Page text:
When faced with tough cold front conditions, bass will tend to drop the bait before you can get a hook into them. I'll change to a straight fluorocarbon line choice when faced with these conditions. The limited stretch that fluoro has built into the line is more than braid offers. Another factor that could be having an effect is the visibility of the braid. Braid is visible under the water even at the smaller diameter it has for its pound test. Although fluorocarbon line is not entirely invisible, it does have reduced visibility under the water.
If the bass senses me and drops the bait before setting the hook, I'll change to a mono leader at the end of my braid. Mono has more stretch and gives me an extra second or two before the fish can feel me. That change is often enough to be effective and gives me a better chance to set the hook. This has been a little finesse secret that I have kept to myself and has been beneficial in helping me put more bass in the boat on days when the bite is super tough.
Shaky Head Jigs
At first, when finesse tactics started to impact the market, there were few jigs available. But that has now changed with the exploding popularity of finesse fishing. Today, multiple jigs are available from a growing list of lure companies.
I like to make my shaky heads from a Do-It Mold, as I have control of the hook size I use in the mold. I also like making either a ball or football jig with a wire keeper to keep my bait locked in place.
Expand Bait Options
In the early days of Shaky Head fishing, the most popular baits were 6” Big Bite Squirrel Tails and 6” straight tail worms. These are still popular today, and you're now seeing some fishermen expand their size by including 8” straight tail worms in their bait selections.
I have also opened my plastics box and used more shapes for finesse baits. With great success, I now use 3”-4” Craws, 4” Tubes, and 4” Lizards and Brush Hawgs in my rotation. Anytime you give the bass a distinctive look, it will pay off with more bites during your day on the water.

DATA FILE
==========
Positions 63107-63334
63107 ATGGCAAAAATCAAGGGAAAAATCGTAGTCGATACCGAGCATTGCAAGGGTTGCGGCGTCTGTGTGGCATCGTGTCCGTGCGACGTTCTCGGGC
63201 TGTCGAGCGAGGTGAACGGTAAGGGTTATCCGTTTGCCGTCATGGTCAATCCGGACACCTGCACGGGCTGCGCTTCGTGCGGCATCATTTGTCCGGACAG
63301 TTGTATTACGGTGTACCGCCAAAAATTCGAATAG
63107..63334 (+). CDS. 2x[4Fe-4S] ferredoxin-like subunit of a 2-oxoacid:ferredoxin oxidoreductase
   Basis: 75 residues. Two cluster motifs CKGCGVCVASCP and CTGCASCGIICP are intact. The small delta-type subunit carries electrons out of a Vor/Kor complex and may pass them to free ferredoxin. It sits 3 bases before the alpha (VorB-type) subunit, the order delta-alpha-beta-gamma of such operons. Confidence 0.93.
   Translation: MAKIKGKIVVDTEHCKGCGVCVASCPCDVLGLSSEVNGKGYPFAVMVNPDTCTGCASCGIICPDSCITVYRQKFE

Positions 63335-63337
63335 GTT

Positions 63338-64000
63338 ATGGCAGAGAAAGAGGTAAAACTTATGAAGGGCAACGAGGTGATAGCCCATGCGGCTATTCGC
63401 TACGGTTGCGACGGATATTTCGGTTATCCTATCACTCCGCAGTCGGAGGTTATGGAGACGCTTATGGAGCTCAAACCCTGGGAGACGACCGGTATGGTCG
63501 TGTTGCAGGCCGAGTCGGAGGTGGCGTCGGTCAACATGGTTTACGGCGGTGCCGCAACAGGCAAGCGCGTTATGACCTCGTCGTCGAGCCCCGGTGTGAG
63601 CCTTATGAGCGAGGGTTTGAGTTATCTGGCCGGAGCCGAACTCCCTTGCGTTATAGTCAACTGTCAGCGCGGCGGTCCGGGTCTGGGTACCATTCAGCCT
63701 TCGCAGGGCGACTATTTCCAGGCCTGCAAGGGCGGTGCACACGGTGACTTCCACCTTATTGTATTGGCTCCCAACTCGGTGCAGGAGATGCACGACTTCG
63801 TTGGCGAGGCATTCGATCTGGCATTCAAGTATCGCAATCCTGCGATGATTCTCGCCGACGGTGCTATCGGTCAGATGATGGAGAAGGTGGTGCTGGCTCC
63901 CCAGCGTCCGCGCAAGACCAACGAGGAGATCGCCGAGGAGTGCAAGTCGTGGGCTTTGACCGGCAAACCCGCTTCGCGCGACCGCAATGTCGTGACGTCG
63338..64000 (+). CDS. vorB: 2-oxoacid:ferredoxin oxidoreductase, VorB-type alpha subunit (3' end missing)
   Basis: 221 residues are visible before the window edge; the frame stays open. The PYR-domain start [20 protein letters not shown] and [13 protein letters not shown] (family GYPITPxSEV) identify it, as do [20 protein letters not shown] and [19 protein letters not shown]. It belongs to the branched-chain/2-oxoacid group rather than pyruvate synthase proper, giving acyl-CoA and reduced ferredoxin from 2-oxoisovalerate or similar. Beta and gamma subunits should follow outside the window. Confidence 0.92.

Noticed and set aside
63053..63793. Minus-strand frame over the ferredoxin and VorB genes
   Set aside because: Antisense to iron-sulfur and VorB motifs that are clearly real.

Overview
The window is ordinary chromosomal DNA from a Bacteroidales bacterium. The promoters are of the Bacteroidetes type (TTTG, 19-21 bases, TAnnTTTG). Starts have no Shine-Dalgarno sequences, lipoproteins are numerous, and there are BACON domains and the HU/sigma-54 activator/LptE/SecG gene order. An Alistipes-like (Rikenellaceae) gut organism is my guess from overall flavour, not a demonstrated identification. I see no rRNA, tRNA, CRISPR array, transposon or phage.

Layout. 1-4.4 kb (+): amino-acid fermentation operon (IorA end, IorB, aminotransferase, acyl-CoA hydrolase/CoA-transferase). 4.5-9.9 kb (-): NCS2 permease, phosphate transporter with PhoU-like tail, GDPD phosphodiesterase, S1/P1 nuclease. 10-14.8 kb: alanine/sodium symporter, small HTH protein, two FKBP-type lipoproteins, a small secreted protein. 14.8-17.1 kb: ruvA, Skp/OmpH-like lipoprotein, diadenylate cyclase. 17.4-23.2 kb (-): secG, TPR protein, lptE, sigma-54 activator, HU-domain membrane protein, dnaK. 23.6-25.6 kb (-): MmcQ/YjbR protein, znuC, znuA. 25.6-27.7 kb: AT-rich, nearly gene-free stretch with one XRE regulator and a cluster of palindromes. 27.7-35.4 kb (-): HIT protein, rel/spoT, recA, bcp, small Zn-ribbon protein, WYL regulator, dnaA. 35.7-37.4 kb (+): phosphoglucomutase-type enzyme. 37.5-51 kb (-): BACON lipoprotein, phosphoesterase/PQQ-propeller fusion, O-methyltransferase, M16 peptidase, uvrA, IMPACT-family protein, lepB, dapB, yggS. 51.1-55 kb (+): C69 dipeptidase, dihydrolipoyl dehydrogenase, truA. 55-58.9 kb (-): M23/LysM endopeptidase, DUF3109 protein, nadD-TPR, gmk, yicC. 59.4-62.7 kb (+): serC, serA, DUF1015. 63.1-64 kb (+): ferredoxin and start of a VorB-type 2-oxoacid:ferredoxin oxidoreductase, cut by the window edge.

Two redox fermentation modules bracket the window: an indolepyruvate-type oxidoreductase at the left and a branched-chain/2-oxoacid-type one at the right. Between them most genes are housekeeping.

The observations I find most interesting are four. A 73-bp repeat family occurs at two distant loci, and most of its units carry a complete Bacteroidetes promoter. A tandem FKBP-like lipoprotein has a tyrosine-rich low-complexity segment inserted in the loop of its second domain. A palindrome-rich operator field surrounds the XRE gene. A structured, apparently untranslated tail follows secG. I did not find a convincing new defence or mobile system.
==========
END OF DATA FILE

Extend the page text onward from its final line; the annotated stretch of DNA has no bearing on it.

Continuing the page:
When using just a worm, often, I could get one to three bites out of finicky bass. But by offering them different looks from different baits, I have been able to increase bites through the day by just changing baits. Where I was getting one or two bites off a school, I'm now able to get three or more bites when I show them different baits. This alone is a plus as I can increase my bites in the same school instead of looking for new fish after getting a few bites using the same baits.
Yes, I know that the Shaky Head is a finesse technique to trigger bites with light line, but there are times that you can beef up a little and still trigger bites. I'm talking about always carrying baitcasting gear that is on the lighter side of the spectrum. I'm talking a 7ft medium-action rod teamed with a baitcaster reel filled with 20lb Sunline Asegai braid with an 8lb to 10lb fluorocarbon leader, just like on my spinning setup. In cases when I wanted to throw a 1/4oz bait to fight windy conditions, I could fill the void with a baitcaster set up better than I could with a spinning setup.
Another trick that I have been known to do is have a spare baitcaster reel spooled with 10lb to 12lb mono for super tough days when bass are turning their noses up at everything. This has produced bites for me when nothing else will. Any day that you can give the bass, a few different looks are the days that you may be able to get a few more bites, which result in bass in your livewell when everyone else is struggling to get a few bites.
Finesse fishing is here to stay. So pick a couple of tactics that fit how you fish and get to work to adapt and put more fish in your boat. For me, shaky head fishing is working well for my fishing style. Keep an open mind when you create your technique and expand from there. I hope this gets you started in the right direction. One more key: keep experimenting and adapting to find what works in your waters.